Tom Z. Collina
Wrestling with an issue that has proven controversial with the U.S. Congress as well as Russia, the Department of Defense has decided not to develop systems for its Conventional Prompt Global Strike mission based on traditional ballistic missiles, according to a Feb. 2 White House report to Congress.
Instead, the report says, the Pentagon will continue to explore “boost-glide” concepts that have a nonballistic flight trajectory, which is deemed less likely to be mistaken for a nuclear attack and would not be counted by the New Strategic Arms Reduction Treaty (New START), which limits only missiles with a ballistic trajectory.
The Pentagon’s interest in a conventional prompt-strike capability stems from the fact that the only weapons in the U.S. arsenal that can reach a target anywhere on the globe in less than an hour are deployed long-range ballistic missiles, all of which are currently armed with nuclear warheads. But using nuclear weapons to attack potential non-nuclear targets, such as leaders of a terrorist group or an adversary’s imminent missile launch, would seem to be inconsistent with current U.S. policy for using such weapons. The 2010 “Nuclear Posture Review Report” states that the “fundamental role” of U.S. nuclear weapons is to “deter nuclear attack on the United States, our allies, and partners.” The report also says that the United States will continue to strengthen its conventional capabilities “with the objective of making deterrence of nuclear attack on the United States or its allies and partners the sole purpose of U.S. nuclear weapons.”
Moreover, the Bush administration argued that the availability of conventional strike weapons could give the president more options in a crisis, reducing the chance that nuclear weapons would be used. A February 2011 report by the NationalDefenseUniversity made a similar point, saying that a conventional strike weapon “might enhance deterrence and assurance by providing an effective and usable (and thus more credible) strike option.”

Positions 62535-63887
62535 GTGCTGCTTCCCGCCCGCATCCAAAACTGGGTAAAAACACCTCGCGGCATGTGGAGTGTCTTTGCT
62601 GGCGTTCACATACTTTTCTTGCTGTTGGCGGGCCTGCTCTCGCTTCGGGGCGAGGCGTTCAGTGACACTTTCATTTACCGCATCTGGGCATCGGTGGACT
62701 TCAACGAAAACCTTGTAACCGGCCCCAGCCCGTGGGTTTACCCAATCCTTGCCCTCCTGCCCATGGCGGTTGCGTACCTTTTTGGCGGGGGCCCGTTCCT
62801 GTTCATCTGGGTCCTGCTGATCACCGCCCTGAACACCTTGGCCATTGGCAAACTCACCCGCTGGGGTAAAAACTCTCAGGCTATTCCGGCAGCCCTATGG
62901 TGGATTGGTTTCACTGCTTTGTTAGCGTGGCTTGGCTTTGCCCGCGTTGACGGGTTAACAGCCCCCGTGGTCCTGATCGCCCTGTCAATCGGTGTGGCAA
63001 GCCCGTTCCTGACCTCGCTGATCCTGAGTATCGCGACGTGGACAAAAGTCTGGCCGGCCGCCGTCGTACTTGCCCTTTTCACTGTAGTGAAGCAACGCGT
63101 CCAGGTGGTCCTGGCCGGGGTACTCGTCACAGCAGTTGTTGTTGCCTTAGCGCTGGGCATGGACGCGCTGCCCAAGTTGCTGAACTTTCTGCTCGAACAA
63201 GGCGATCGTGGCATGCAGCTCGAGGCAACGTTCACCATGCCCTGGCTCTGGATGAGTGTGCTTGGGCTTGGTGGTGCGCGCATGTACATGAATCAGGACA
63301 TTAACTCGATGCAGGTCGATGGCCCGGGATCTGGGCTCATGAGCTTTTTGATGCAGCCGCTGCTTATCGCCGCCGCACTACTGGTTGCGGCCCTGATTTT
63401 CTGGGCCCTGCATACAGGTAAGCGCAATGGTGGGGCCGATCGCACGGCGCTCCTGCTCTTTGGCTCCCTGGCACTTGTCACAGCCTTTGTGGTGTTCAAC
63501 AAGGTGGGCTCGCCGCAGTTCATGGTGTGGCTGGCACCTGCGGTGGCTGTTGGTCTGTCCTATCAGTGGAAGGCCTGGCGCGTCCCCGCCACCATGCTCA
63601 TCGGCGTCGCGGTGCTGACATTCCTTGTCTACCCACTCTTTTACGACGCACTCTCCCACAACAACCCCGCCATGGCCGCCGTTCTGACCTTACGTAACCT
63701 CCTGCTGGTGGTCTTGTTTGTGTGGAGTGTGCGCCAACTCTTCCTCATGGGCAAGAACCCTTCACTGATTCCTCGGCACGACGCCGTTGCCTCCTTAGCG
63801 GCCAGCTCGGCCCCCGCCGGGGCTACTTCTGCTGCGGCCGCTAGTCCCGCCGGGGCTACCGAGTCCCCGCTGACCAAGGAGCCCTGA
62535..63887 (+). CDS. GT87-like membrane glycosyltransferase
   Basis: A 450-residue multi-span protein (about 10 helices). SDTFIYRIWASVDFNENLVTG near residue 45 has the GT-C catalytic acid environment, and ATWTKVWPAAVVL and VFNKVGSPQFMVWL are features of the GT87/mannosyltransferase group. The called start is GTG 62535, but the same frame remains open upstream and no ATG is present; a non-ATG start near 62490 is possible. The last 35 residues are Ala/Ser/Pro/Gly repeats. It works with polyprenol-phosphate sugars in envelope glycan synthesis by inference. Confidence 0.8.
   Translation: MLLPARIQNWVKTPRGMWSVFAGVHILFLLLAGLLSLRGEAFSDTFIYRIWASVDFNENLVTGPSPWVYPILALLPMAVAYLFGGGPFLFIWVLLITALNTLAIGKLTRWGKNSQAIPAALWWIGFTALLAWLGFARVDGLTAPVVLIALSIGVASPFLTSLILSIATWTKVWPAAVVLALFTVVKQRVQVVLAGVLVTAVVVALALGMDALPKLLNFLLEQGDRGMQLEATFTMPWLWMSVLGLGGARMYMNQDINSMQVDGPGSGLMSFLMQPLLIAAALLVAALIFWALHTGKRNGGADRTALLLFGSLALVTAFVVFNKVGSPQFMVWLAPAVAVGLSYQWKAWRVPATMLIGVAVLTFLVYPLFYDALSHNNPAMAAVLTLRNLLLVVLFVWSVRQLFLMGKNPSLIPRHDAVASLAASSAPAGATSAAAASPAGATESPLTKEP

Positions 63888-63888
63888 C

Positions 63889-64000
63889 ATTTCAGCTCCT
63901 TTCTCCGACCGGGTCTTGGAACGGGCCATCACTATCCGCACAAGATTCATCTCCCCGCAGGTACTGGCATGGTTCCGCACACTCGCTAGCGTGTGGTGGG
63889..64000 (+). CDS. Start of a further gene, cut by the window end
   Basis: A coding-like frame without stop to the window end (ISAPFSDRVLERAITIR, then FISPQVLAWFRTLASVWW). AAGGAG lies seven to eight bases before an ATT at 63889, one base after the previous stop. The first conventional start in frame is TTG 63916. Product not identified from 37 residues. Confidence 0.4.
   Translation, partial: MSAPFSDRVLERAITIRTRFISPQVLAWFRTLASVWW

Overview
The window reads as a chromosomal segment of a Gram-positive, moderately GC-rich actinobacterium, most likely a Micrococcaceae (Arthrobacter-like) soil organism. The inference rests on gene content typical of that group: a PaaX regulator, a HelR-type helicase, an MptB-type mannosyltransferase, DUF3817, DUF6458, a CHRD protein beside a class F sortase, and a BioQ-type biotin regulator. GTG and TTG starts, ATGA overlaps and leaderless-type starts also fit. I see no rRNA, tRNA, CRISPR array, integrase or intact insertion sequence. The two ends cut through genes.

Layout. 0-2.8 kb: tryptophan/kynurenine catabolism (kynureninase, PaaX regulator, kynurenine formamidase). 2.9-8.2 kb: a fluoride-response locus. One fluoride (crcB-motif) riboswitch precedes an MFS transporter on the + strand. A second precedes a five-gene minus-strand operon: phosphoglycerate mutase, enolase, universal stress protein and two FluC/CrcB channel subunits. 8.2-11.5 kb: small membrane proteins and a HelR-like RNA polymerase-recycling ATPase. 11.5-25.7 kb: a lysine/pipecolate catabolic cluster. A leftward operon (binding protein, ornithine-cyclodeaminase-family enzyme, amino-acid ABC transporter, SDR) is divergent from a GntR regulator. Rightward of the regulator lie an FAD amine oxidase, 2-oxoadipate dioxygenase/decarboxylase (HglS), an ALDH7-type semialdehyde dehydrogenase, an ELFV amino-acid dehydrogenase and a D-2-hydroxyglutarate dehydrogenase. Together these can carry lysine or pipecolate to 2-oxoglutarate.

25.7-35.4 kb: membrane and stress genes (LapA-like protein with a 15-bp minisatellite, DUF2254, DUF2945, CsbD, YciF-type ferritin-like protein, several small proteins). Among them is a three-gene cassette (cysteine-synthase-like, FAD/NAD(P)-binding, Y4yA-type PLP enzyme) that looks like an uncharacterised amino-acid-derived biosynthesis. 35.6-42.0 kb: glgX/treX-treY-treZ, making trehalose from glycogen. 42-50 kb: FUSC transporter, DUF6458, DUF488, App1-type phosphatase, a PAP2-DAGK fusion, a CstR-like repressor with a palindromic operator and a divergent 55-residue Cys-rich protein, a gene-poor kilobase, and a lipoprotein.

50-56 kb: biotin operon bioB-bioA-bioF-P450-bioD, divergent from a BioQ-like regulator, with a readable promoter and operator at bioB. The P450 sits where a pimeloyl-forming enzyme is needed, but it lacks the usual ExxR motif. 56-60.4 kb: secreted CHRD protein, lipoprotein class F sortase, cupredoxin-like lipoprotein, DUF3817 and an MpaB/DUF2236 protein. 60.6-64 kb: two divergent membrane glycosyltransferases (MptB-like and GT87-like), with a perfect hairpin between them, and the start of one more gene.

On the other hand, skeptics such as Sen. Jack Reed (D-R.I.) argue that conventional strike weapons may prove to be unusable as the United States would lack the necessary intelligence to use them quickly against such time-sensitive targets. The time required to verify that intelligence reports were sufficiently credible to justify action would allow the use of other, slower weapons in the U.S. arsenal, such as conventional cruise missiles, they say. For example, they argue, cruise missile-carrying submarines or airplanes could be moved within range of a potential target while breaking intelligence reports were being assessed.
Moreover, according to defense experts, the United States routinely deploys military assets to most “hot spots” where a crisis could be expected to emerge, such as submarines off the coast of North Korea or bombers in Afghanistan. The only regions where the United States might not have such reach would be deep inside large countries with significant air defenses, such as China or Russia. One possible mission for conventional prompt-strike weapons, congressional staffers say, is to be able to knock out Chinese anti-satellite (ASAT) capabilities early in a crisis. China has conducted a series of ASAT tests, most recently on Jan. 11, 2010, according to a Jan. 12, 2010, Department of State cable released by WikiLeaks. “This test is assessed to have furthered both Chinese ASAT and ballistic missile defense…technologies,” the cable said.